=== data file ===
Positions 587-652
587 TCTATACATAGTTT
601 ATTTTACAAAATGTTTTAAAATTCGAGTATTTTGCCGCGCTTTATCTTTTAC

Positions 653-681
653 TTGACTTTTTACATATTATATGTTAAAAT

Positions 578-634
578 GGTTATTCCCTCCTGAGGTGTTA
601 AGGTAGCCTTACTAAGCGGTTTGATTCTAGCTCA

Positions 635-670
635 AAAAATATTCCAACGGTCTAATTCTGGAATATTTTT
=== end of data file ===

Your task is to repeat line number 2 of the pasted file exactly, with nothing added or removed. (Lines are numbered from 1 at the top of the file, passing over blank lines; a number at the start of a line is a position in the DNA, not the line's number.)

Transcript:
587 TCTATACATAGTTT